Packing for Moving to a Construction Zone.

Okay, so when you move, you find a place, pack, move there and then unpack after arrival. Pretty simple steps right?

Sure, for some people. But this is only true if you have a completed place to move into. If you’re moving to a build site, transferring to an RV or tiny house from a house, the typical pack, move, unpack, isn’t going to be part of the process. It’s going to be messy. As much as you prepare and stay organized, the chaos will sneak into the situation and punch you right in the throat.

I did all the prep and made some irritating mistakes that cost me money and a little bit of my sanity. I made a list of some stuff I did wrong and maybe you can take these tips and get it right… or at least I can help you hang on to some of your cash and joy.

One: Where are the f*cking Q-tips? Oh yes… things such as Q-tips, extra toothpaste, deodorant or soap will suck out your soul if you don’t know where they are. I usually have a backup of all these things in my bathroom, but when you pack and move but can’t unpack for a while, it’s really important to know where the box of extra bathroom stuff is located so you can get to it quickly in your time of need. Put it somewhere accessible and label it!

Two: Detailed Labels. It’s all fine and dandy to put ‘kitchen’ or ‘bedroom’ on the box. I’ve gone over this tip before, but I’m really, really trying to get it right when it comes to the labels. I found out that I HAVE to write out what’s in the box. If I can just read a label that says ‘Bathroom: deodorant, cotton balls, shampoo, soap, toothpaste…’ etc, then my life is so much easier! Especially if I’m not able to unpack it for a while (until my tiny house is done).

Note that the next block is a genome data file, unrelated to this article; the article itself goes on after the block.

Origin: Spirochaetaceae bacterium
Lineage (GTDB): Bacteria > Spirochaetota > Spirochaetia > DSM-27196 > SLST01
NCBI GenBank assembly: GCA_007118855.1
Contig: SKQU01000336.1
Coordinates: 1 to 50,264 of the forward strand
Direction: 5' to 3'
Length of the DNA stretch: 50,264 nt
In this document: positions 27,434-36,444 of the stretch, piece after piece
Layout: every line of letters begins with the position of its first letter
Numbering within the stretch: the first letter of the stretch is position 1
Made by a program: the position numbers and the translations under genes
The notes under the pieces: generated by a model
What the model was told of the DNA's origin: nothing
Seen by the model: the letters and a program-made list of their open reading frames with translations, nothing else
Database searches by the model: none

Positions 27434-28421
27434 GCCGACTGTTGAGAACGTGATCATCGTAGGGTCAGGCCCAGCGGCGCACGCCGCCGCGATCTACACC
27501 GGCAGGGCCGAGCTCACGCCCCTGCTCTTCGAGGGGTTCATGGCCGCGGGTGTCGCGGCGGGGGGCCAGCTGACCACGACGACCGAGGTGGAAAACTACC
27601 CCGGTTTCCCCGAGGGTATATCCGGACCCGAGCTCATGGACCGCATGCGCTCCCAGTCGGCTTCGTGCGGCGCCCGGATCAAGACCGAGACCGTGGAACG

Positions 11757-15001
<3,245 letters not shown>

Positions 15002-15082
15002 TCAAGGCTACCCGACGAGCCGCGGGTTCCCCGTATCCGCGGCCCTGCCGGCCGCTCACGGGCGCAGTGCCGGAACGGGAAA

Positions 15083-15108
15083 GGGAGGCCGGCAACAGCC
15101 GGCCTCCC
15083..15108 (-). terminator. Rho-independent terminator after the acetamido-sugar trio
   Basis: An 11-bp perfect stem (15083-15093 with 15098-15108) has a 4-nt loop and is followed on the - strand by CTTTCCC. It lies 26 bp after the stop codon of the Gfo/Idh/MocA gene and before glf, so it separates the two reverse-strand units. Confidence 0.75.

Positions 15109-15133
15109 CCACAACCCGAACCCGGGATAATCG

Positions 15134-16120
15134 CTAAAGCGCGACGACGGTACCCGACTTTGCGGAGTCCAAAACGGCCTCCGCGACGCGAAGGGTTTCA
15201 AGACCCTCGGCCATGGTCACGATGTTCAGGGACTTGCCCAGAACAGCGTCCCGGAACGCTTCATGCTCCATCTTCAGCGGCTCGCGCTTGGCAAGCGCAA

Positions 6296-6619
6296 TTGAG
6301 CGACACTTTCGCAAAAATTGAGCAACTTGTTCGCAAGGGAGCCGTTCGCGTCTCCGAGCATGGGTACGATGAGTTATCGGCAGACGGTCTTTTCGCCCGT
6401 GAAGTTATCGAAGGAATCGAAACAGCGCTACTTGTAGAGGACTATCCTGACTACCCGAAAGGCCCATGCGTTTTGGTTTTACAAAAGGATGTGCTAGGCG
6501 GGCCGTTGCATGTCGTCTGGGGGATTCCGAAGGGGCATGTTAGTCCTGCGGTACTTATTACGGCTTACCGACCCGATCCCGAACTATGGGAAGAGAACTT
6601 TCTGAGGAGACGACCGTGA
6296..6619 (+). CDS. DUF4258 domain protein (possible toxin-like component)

Three: Shelves in the storage unit/area. I used to work at a storage facility and one thing I always told my clients was to put up shelves. Obviously not the wall mount type (DON’T DO THAT IN A STORAGE UNIT), but the good sturdy ones you assemble that can hold a few totes and boxes you need to access more often. An organized unit, tent, carport, shed or shipping container can save you headaches when you need to find that one thing you need but packed away because you didn’t think you’d need it.

Four: Totes. Sure cardboard is great, but for longer term storage, stacking, and the off chance of lots of moisture, that cardboard box is going to become the thing that gives you an ulcer. Over time (sometimes a couple days) those boxes fall in on themselves, bottoms fall out or they collect moisture. Go with totes. Obviously those totes can be expensive so pack them with the really important stuff or stuff that absolutely can’t get wet or smushed a bit from stacking.

Five: Become comfortable being uncomfortable. Yeah, that’s a thing. When you’re living in a chaotic mess you’ll have to decide if you want to be miserable or sorta happy. It’s temporary until your house is done, but it can feel like forever. The key is to find ways to give yourself some creature comforts while living in a dusty, loud mess. Put an easy chair in a room with a stack of books and escape to that room for an hour. Put up some lights around a temporary patio with a couple chairs. Just find that little thing that gives you a happy vibe and do it. Make it happen so you can focus on yourself once in a while instead of only the house project. Peace is what matters.

I’m sure I’ll discover more things as I go along with this journey. Until next time, keep them boots wandering!

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